Where God pitched his tent

"What were you expecting, lady?” asked the gun-toting Israeli soldier of the late Maeve Binchy. “A Renaissance table set for 13?” Maeve was visiting the bare church at the site of the Last Supper in Jerusalem and was stunned to find that it didn’t resemble what she had imagined. Her belief in the “special Irish God” of her childhood and all she had been led to believe was shattered at that moment. 

I made my first visit to the Holy Land last week as part of a Year of Faith pilgrimage with the Presentation Brothers. Maeve’s experience was on my mind so I knew not to expect a Catholic Disneyland.

Before going I’d read the Scripture scholar, Bargil Pixner, who said that “Five Gospels record the life of Jesus.  Four you will find in books and one you will find in the land they call holy. Read the fifth Gospel and the world of the four will open to you.”

Fresh way

After a week spent between Galilee and Jerusalem, the Gospel stories, so familiar since childhood, have certainly been opened in a fresh way. 

It is an experience like no other to sing Silent Night in Bethlehem, or to pray the Angelus in Nazareth, where the angel of the Lord once did “declare unto Mary”, or to travel across the Sea of Galilee with only the gentle lapping of the waves to disturb the silence, or to kneel in prayer in the Garden of Gethsemane, or visit the Church of the Holy Sepulchre built on the spot where love triumphed and death was defeated.   

Romantic images

Jerusalem, Bethlehem and Nazareth are busy places filled with the noise of everyday life. Perhaps that surprises those who are expecting these places to resemble the romantic mental images formed during an Irish childhood. The busyness of these places though shouldn’t be a distraction from the story that unfolded there – in a way it’s the whole point of the Christian story.  The beauty and challenge of the mystery of the Incarnation is that God entered right into this, into the noise and ordinariness of the world.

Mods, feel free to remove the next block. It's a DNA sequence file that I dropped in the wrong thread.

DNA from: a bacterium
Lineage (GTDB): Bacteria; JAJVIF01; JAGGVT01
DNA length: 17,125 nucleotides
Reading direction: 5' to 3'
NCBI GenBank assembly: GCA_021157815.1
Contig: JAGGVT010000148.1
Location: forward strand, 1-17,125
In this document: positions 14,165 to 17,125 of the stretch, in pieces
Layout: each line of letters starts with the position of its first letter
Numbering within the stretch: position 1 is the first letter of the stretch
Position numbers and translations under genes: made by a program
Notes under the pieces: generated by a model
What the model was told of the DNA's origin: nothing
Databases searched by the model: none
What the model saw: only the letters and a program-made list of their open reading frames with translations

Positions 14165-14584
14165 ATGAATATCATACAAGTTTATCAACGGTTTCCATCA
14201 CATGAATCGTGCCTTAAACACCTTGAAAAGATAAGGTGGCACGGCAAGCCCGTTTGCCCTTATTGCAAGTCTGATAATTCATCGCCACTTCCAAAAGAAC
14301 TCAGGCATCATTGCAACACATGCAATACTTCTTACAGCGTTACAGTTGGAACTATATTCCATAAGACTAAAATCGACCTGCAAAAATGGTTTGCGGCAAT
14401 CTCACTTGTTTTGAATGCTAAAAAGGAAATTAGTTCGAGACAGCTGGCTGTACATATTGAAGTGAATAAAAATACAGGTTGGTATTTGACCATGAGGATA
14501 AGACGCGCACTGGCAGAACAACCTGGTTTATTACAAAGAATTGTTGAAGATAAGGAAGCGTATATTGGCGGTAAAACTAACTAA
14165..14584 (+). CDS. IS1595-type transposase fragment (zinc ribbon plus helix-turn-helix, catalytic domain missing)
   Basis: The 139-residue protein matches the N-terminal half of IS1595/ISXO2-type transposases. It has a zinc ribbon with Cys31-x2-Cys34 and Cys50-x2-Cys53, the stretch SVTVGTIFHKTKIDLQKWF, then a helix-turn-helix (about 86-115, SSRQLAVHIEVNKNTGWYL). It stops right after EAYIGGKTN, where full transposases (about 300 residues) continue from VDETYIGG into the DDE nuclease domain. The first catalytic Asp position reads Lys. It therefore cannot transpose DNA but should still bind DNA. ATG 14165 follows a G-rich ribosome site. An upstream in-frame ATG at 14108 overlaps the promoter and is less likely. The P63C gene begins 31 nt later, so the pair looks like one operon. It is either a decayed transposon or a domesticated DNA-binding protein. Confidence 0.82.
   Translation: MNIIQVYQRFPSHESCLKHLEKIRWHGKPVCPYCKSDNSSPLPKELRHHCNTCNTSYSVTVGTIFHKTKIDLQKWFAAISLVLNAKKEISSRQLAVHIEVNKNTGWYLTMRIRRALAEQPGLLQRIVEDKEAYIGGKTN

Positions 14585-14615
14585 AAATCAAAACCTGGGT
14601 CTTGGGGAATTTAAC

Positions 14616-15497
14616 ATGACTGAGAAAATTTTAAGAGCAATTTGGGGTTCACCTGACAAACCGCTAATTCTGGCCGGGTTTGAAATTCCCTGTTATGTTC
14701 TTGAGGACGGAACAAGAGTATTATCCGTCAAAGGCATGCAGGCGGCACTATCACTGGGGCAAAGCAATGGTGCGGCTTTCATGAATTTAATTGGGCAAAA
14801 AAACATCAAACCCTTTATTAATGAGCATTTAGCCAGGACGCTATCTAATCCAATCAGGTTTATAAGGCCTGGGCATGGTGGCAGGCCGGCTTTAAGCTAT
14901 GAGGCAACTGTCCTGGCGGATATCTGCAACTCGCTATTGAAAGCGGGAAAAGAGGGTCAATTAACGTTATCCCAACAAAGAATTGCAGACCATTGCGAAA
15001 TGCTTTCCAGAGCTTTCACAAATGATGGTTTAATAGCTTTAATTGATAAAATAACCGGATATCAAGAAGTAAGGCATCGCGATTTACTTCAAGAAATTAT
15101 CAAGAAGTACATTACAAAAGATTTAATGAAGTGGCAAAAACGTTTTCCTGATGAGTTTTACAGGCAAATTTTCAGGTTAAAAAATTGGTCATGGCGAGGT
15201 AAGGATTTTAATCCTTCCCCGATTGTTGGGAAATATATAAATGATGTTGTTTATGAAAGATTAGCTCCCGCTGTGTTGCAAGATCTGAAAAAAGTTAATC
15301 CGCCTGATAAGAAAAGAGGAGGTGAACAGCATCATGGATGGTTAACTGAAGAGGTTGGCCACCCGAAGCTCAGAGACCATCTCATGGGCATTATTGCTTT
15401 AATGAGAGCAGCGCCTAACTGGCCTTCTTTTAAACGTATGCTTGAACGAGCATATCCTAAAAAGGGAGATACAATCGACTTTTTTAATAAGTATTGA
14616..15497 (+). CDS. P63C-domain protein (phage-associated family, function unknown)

The Word was indeed made flesh in a particular place, at a particular time, in the middle of the noise and busyness of human life and living.

It’s said that if you can’t find God at home then you won’t find him in the Holy Land and the challenge of the Christian life is to find and serve God on our very own doorstep.

A pilgrimage to the Holy Land is not about visiting sites where something happened at a distant point in history. The excitement of Christianity is that this story is alive and real today. And we are all a part of it.



A cheer for Nano

We were on our way to the Mount of Olives when the news arrived that Nano Nagle, foundress of the Presentation Sisters, had been declared Venerable by Pope Francis.

The announcement was greeted with a hearty cheer. The Presentation Sisters in our group were congratulated as though they had managed a team to All-Ireland success.

The news about Nano might give fresh encouragement now to the promotion of the causes of other great Christian Irish women and men.

The Legion of Mary’s Frank Duff, Alfie Lambe, and Edel Quinn, as well as Matt Talbot and the founders of several Irish religious orders, have an army of faithful devotees. As one observer noted, had they been Italian they would all have been canonised a long time ago.


The mission continues

On our travels we met Sr Shopa and Sr Silvia, two Presentation Sisters from India, who have established a new mission in the city of Jenin at the invitation of the Latin Patriarch. Jenin, which lies in the West Bank, is overwhelmingly Muslim. The mission of the sisters will be to support the tiny Catholic community of about 70 families in the area.

Another two sisters, from India and Zimbabwe, are currently studying Arabic in Jordan as they prepare for the Jenin mission.

The changing face of mission is reflected in the fact that this is the first time that a Presentation Sister from Zimbabwe has been missioned for service there.

The charism of Nano isn’t just an episode from history. It’s finding fresh expression today in places far from her home in Cork.